Kings (19th century)
The Kingdom of the Netherlands came into being in the 19th century.
The Batavian Republic and the Kingdom of Holland
The future King Willem I (1772-1843) was the eldest son of
Prince Willem V. In 1802 he became the ruler of the German
principalities of Fulda and Corvey, which he had been given by
Napoleon Bonaparte as compensation for the loss of his Dutch
domains in 1795. He lost these new possessions in 1806, as
punishment for his support of Prussia in the war against
The French transformed the Dutch Republic into a modern unitary state, known as the Batavian Republic (1795-1806). Initial enthusiasm for the French vanished, however, when the Netherlands ceased to be an independent country.
In 1806, the Batavian Republic became the Kingdom of Holland, under King Louis Bonaparte, Emperor Napoleon's brother. His reign lasted until 1810, when the Netherlands was incorporated into the French Empire. Three years later, the French retreated, marking an end to the period of Napoleonic rule.
King Willem I (1772-1843)
When Napoleon fell, the Prince of Orange was in London. In November 1813, at the request of a number of leading Dutchmen, he returned home, to an enthusiastic popular welcome. He accepted the offer to become the country's sovereign prince, and later took the title of King Willem I.
The Kingdom of the Netherlands
In 1815 the Congress of Vienna merged the former Austrian
Netherlands with the former Dutch Republic to create the Kingdom of
the Netherlands, awarding Willem I the Grand Duchy of Luxembourg as
compensation for the loss of his German possessions. The personal
union of the Dutch crown and the Grand Duchy lasted until the death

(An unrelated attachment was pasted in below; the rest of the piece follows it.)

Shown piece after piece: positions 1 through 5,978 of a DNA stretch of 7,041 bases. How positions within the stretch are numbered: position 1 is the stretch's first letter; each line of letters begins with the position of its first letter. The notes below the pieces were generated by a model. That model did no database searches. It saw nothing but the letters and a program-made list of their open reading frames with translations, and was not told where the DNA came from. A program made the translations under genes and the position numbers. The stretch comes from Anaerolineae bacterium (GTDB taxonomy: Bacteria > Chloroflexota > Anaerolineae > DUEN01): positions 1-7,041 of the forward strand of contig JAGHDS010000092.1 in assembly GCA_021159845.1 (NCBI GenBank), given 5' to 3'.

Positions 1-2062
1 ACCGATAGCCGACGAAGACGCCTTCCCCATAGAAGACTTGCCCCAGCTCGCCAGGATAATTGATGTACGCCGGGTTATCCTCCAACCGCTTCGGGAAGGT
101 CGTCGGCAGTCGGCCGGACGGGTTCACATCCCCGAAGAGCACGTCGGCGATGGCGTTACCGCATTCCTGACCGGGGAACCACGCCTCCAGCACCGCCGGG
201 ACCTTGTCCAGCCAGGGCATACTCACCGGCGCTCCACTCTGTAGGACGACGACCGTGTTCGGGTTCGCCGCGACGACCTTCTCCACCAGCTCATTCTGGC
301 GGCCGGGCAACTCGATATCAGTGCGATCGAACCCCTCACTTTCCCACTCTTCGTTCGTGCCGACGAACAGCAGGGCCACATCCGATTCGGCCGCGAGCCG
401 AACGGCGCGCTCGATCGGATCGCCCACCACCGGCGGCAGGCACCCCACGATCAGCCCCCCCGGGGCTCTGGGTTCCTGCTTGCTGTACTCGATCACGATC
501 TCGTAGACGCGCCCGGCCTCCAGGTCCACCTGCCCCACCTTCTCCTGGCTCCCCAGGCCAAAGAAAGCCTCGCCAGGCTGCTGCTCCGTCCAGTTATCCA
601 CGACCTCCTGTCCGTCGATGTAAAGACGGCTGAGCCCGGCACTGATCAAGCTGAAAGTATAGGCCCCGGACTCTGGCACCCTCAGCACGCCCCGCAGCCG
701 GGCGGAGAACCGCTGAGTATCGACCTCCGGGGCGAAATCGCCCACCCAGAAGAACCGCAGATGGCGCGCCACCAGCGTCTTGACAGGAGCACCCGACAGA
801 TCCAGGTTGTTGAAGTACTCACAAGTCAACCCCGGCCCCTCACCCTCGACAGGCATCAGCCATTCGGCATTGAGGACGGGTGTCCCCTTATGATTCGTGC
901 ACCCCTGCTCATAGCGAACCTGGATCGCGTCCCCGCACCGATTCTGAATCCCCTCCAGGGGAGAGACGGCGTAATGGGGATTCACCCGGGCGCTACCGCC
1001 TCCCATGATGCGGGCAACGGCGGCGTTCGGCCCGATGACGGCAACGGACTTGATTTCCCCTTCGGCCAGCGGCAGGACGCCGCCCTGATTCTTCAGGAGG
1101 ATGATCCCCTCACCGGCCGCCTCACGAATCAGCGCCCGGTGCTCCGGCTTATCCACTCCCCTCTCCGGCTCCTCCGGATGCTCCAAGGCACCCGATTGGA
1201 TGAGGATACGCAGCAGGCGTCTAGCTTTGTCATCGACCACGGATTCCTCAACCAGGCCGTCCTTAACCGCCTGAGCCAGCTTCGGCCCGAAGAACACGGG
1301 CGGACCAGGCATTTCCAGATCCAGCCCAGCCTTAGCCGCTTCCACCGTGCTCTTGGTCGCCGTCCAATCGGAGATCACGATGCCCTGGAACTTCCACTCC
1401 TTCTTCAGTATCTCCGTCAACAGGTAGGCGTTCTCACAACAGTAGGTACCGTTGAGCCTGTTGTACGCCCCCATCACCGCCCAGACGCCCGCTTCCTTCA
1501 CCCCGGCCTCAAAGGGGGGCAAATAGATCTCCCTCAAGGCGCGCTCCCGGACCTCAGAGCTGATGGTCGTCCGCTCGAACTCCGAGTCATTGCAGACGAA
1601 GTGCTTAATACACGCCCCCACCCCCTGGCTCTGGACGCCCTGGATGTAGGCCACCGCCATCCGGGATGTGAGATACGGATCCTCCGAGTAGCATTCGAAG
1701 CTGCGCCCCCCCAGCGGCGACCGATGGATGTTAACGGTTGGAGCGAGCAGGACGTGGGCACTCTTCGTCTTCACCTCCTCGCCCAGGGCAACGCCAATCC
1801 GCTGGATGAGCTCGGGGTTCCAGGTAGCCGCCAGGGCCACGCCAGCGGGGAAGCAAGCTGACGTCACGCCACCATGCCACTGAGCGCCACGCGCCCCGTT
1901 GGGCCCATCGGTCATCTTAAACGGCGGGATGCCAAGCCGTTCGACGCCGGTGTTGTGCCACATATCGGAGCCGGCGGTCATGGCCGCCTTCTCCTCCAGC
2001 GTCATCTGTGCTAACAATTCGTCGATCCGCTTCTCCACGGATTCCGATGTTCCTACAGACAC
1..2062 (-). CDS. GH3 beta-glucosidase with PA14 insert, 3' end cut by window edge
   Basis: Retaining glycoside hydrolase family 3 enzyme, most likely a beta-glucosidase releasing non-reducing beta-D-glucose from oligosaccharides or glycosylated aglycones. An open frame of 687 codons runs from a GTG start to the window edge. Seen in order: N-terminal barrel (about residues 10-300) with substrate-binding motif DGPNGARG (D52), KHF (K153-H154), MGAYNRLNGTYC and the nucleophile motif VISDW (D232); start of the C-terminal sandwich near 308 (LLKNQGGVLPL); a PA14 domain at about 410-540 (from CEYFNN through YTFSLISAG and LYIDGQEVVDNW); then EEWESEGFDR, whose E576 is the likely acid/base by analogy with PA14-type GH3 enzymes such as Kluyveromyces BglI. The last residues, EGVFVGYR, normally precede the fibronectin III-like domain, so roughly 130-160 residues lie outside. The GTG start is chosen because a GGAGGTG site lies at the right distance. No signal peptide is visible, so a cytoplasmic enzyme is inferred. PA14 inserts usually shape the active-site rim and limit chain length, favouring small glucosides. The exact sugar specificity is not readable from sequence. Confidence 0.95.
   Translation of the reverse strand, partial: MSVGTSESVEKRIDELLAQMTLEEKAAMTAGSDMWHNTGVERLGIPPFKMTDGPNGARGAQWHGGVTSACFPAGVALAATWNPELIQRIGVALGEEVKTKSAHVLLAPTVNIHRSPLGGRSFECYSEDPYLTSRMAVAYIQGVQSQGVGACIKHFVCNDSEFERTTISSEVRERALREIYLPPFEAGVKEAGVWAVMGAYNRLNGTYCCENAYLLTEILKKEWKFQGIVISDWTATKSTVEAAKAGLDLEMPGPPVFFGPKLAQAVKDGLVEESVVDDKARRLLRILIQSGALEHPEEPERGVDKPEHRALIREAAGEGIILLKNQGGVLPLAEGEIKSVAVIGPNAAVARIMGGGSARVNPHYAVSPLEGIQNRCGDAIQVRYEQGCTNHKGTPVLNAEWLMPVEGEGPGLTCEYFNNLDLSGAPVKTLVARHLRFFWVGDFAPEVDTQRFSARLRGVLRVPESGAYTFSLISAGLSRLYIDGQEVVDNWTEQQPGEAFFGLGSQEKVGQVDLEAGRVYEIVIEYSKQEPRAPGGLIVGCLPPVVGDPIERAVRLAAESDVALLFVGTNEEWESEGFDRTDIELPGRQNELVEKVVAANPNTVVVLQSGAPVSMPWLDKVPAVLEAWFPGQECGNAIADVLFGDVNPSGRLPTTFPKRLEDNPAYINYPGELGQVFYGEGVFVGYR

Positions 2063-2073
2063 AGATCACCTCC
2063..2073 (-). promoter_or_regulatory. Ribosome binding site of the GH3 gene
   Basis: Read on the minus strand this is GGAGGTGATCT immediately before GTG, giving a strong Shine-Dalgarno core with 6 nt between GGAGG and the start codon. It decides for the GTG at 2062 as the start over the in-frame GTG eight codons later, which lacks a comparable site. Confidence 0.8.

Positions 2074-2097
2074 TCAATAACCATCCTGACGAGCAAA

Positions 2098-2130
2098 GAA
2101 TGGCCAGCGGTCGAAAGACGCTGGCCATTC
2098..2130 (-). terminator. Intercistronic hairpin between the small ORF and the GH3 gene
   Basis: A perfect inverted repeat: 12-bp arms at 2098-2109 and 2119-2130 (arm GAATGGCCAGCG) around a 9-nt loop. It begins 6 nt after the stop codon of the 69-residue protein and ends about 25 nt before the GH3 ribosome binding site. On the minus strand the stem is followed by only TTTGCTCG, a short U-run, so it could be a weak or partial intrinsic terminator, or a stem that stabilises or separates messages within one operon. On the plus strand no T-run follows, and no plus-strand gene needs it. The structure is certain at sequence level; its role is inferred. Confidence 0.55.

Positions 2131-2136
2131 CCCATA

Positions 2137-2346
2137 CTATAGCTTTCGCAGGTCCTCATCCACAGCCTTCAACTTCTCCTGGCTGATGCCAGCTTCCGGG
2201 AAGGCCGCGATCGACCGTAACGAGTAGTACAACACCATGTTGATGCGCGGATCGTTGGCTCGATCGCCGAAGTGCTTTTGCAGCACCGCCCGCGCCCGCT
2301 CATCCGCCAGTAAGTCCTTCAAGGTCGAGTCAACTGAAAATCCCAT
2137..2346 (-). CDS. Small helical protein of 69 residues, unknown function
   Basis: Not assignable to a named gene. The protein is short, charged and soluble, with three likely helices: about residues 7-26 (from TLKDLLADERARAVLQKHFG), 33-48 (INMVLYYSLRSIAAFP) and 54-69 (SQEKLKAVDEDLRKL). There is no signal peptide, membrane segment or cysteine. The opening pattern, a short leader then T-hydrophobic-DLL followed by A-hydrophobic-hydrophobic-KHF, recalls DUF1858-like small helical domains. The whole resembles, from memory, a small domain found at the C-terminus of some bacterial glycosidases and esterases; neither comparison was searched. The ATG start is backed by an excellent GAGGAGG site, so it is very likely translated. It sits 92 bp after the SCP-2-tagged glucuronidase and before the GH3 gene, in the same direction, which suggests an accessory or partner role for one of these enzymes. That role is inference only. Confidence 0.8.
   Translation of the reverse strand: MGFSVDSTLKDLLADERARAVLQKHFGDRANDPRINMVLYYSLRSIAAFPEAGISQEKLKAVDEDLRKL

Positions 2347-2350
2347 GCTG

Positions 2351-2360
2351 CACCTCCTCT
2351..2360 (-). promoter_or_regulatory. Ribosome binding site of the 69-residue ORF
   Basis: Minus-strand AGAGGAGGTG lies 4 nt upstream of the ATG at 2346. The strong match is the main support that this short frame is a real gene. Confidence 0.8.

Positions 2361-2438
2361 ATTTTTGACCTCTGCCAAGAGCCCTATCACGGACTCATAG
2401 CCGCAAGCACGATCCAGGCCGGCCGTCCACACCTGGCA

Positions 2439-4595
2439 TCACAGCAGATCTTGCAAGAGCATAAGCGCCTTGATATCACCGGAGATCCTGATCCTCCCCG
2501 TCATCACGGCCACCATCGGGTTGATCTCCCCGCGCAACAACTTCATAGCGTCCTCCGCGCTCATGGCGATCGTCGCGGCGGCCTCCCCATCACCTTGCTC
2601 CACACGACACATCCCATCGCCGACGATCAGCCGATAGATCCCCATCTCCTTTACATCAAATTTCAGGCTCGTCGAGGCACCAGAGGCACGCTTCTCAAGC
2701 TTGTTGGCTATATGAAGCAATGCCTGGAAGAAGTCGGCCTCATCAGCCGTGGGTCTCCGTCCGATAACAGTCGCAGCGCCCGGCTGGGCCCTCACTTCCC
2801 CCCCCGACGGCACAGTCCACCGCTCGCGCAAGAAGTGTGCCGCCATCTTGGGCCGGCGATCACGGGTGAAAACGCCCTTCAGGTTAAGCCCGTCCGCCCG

of Willem III in 1890. During the wars the Republic's overseas
territories were occupied by the British. With the exception of
Ceylon (the present-day Sri Lanka) and South Africa, they were
returned after 1813.
Willem I ruled the kingdom in the spirit of enlightened absolutism, though he was subject to constitutional safeguards.
The secession of Belgium
The unification of the northern and southern Netherlands (now Belgium) was not a success. In the summer of 1830 revolution broke out in Brussels. The northern Netherlands waged a 'Ten-Day Campaign', in which the future King Willem II (1792-1849) distinguished himself. Nevertheless, the revolution was successful, culminating in the formation of an independent Kingdom of Belgium. Willem I did not recognise the new kingdom until 1839. He abdicated a year later.
King Willem II (1792-1849)
Willem II acceded to the throne in 1840, following his father's
abdication. Willem II married Anna Paulowna (1795-1865), the
daughter of the Russian czar. Their marriage gave rise to close
relations with Russia.
In the revolutionary year of 1848, Willem gave in to the wishes of the liberal opposition movement and agreed to a constitution that drastically restricted royal power in favour of the representative assembly. The Netherlands' second king reigned until his death in 1849.
King Willem III (1817-1890)
His successor Willem III (1817-1890) resisted these attempts to
limit royal authority, but in vain. Willem's first wife, Sophie of
Württemberg (1818-1877), was his cousin. It was not a happy
marriage, as their characters were incompatible. Their three sons,
Willem (1840-1879), Maurits (1843-1850) and Alexander (1851-1884),
all died before their father.
In 1879 the King remarried, this time to Emma of Waldeck-Pyrmont (1858-1934).The couple had one daughter, Princess Wilhelmina. Willem III died in 1890.